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Prime Minister Boris Johnson today (Wednesday 11 May) reconfirmed that the UK is looking to discard elements of the Northern Ireland Protocol after giving up on Brexit negotiations with the EU.

On a trip to Sweden today, asked if given the Ukraine crisis, “is it really the right time to provoke a row with Europe over the NI Protocol”, Johnson replied that the protocol “threatens the Good Friday Agreement. It needs to be sorted out”.

He added that “the most important agreement is the 25-year-old Belfast/Good Friday Agreement. That is crucial for the stability of our country, the UK and Northern Ireland.

“And that means things have got to command cross-community support. Plainly the Northern Ireland Protocol fails to do that. We need to sort it out.”

Fast action

Meanwhile officials working for foreign secretary Liz Truss are said to have drawn up draft legislation to unilaterally remove the need for checks on all goods being sent from Britain for use in Northern Ireland.

The law would ensure businesses in Northern Ireland are able to disregard EU rules and regulations and remove the power of the European Court of Justice to rule on issues relating to the region, the Times reports. Legislation could be brought in as soon as next Tuesday.

Truss preference

Truss released a statement on Tuesday night, saying that her preference had always been for a “negotiated solution” to the problems of the protocol, but that she would not shy away from “taking action to stabilise the situation in Northern Ireland if solutions cannot be found”, the BBC reports.

The post-Brexit protocol arrangement for Northern Ireland was designed to prevent the return of a hard land border with the Republic of Ireland.

It works by keeping Northern Ireland inside the EU’s single market for goods and means there are checks and customs procedures for goods imported into Northern Ireland from GB.

EU proposals

The EU made proposals in October to ease that burden, including reduced inspections of food products.

However, the UK government has said checks and controls would increase, leading to “everyday items disappearing off the shelves”.

‘Taking us backward’

Truss told Brussels that its proposed solutions would actually make the situation worse, reports the Telegraph.

 “The current EU proposals fail to properly address the real issues affecting Northern Ireland and in some cases would take us backward,” she said.

“Prices have risen, trade is being badly disrupted, and the people of Northern Ireland are subject to different laws and taxes than those over the Irish Sea, which has left them without an Executive and poses a threat to peace and stability.”

The decision by the DUP, which lost out to Sinn Fein in the recent NI elections, to abstain from  power sharing at Stormont until the protocol is dealt with, has also put pressure on the government.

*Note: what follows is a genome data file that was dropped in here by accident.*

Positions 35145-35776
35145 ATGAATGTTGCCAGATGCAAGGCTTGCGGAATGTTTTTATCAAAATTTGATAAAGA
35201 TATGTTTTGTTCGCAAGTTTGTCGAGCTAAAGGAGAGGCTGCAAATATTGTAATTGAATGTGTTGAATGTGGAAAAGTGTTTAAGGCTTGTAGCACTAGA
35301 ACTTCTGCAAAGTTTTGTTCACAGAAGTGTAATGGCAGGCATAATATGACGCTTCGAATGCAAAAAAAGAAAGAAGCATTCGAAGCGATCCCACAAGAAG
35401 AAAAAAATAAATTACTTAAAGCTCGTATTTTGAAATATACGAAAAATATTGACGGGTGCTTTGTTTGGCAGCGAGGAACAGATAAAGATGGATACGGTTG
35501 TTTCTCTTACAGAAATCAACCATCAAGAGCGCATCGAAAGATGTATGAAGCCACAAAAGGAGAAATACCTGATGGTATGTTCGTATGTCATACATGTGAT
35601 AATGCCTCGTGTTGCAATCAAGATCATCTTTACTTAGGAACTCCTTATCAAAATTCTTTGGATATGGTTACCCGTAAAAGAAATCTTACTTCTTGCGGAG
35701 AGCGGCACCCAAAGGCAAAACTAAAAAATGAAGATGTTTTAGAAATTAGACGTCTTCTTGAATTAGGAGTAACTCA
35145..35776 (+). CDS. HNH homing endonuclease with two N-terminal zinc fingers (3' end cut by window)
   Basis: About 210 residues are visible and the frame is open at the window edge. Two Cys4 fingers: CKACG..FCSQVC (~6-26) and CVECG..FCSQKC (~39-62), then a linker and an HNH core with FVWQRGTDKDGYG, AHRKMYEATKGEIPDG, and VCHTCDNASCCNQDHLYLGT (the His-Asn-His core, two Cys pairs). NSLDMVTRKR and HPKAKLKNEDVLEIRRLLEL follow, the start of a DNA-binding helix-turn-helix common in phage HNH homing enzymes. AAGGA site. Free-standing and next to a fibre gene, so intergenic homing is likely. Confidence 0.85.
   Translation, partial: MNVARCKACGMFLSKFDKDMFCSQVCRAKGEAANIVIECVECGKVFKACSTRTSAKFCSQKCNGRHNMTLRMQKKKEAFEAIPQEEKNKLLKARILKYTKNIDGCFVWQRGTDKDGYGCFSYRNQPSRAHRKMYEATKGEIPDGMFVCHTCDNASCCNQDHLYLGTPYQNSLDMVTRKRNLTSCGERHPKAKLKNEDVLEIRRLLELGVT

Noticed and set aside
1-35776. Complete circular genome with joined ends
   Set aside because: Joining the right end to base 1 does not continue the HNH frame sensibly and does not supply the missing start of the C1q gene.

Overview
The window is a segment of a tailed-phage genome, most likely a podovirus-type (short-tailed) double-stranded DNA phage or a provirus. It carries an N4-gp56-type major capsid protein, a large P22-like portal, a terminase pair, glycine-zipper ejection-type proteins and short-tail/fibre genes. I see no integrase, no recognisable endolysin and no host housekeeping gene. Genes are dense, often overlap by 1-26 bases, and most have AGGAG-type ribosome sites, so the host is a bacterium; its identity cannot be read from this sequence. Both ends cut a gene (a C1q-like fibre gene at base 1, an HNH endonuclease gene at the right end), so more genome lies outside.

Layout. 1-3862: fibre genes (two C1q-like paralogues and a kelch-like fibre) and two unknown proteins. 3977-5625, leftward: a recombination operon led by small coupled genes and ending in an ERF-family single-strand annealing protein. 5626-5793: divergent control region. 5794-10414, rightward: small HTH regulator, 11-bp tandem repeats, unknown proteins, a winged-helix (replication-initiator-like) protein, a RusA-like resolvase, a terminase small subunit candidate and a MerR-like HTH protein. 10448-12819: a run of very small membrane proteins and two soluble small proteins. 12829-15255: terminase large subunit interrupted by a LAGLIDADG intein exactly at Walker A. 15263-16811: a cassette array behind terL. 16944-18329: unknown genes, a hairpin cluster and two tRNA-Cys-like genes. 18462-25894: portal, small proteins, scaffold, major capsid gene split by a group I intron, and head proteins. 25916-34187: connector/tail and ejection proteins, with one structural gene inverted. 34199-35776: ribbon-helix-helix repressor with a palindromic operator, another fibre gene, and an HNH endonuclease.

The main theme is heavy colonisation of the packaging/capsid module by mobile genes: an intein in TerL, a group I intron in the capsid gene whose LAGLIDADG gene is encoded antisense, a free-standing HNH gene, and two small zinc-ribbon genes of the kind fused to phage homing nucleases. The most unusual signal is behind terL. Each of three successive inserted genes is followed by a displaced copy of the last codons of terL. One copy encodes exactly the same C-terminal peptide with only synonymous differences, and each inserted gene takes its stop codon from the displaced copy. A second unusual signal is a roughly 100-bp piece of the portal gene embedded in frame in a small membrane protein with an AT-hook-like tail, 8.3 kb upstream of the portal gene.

EU retaliation

The Times reports that Brussels is understood to be considering retaliatory measures to be imposed if the UK reneges on the protocol. They could include tariffs on UK exports and the suspension of elements of the EU-UK Trade and Cooperation Agreement.

Boris Johnson faces obstacles to getting the plan through parliament, with senior Tories warning that he would face a rebellion. “Even if it gets through the Commons, it will be mullered in the Lords,” one former minister said.

Former prime minister Theresa May said the PM must consider “what such a move would say about the UK and its willingness to abide by treaties”.

‘Don’t touch this’

European leaders have also warned Britain against overriding the Northern Ireland Brexit deal.

Olaf Scholz, the German chancellor, said that Johnson should back away from threats to abandon the agreement.

“No one should unilaterally scrap or break or in any way change the arrangement we agreed on together,” Scholz said.

Alexander De Croo, the Belgian prime minister, said: “Don’t touch this – [it’s] something we agreed on.”

Micheal Martin, the Irish prime minister, told Boris Johnson in talks that the EU had “engaged constructively” in the protocol discussions.

Biden chips in

US president Joe Biden has added his voice to the debate the Times reports, warning Johnson not to walk away unilaterally from the Northern Ireland Brexit deal and calling on the prime minister to show “leadership” and continue negotiations.

Meanwhile cabinet minister Michael Gove has been touring the media this morning supporting Liz Truss.

The Guardian reports Gove warning the EU that “no option is off the table”, including ignoring parts of the Northern Ireland protocol.

Speaking on BBC Breakfast today, he said: “We are going to negotiate with the EU in order to get the best possible outcome for the people of Northern Ireland, but no option is off the table.”

He added: “Liz Truss will be meeting Maroš Šefčovič, the European Commission vice-president, tomorrow. They have a good relationship. They will try to make progress tomorrow.”

Speaking on LBC, Gove said he was “super cool” with the idea of legislation to tear up the Northern Ireland Protocol unilaterally, the Independent reports.

Sefcovic issued a statement yesterday calling on the UK to help finalise solutions “as quickly as possible” and calling on the UK to show “determination and creativity”.

“From the very beginning, the EU has worked tirelessly to propose creative and durable solutions, showing flexibility on how the Protocol should be implemented. It has shown that solutions can be found without changing the Protocol. For instance, the EU has ensured that the same medicines continue to be available in Northern Ireland at the same time as in the rest of the UK,” he said.